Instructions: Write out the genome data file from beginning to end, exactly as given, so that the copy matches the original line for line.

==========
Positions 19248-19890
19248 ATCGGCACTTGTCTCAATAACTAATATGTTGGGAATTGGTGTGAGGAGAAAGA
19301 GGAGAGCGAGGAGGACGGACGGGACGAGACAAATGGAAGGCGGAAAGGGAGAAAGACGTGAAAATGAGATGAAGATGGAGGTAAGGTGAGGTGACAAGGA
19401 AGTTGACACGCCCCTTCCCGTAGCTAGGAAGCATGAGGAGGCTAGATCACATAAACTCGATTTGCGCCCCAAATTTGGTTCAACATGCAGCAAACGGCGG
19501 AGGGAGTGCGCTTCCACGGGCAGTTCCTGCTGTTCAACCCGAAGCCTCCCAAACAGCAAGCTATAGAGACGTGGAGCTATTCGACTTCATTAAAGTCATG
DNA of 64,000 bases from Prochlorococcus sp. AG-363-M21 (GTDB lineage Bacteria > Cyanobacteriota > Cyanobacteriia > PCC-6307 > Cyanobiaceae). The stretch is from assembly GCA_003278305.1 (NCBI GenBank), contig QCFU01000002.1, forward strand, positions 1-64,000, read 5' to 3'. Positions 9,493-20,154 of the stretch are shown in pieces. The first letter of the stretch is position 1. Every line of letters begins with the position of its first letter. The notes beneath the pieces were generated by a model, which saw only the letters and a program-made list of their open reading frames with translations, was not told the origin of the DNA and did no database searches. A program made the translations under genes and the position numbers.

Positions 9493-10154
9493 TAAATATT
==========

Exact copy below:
Positions 19248-19890
19248 ATCGGCACTTGTCTCAATAACTAATATGTTGGGAATTGGTGTGAGGAGAAAGA
19301 GGAGAGCGAGGAGGACGGACGGGACGAGACAAATGGAAGGCGGAAAGGGAGAAAGACGTGAAAATGAGATGAAGATGGAGGTAAGGTGAGGTGACAAGGA
19401 AGTTGACACGCCCCTTCCCGTAGCTAGGAAGCATGAGGAGGCTAGATCACATAAACTCGATTTGCGCCCCAAATTTGGTTCAACATGCAGCAAACGGCGG
19501 AGGGAGTGCGCTTCCACGGGCAGTTCCTGCTGTTCAACCCGAAGCCTCCCAAACAGCAAGCTATAGAGACGTGGAGCTATTCGACTTCATTAAAGTCATG
DNA of 64,000 bases from Prochlorococcus sp. AG-363-M21 (GTDB lineage Bacteria > Cyanobacteriota > Cyanobacteriia > PCC-6307 > Cyanobiaceae). The stretch is from assembly GCA_003278305.1 (NCBI GenBank), contig QCFU01000002.1, forward strand, positions 1-64,000, read 5' to 3'. Positions 9,493-20,154 of the stretch are shown in pieces. The first letter of the stretch is position 1. Every line of letters begins with the position of its first letter. The notes beneath the pieces were generated by a model, which saw only the letters and a program-made list of their open reading frames with translations, was not told the origin of the DNA and did no database searches. A program made the translations under genes and the position numbers.

Positions 9493-10154
9493 TAAATATT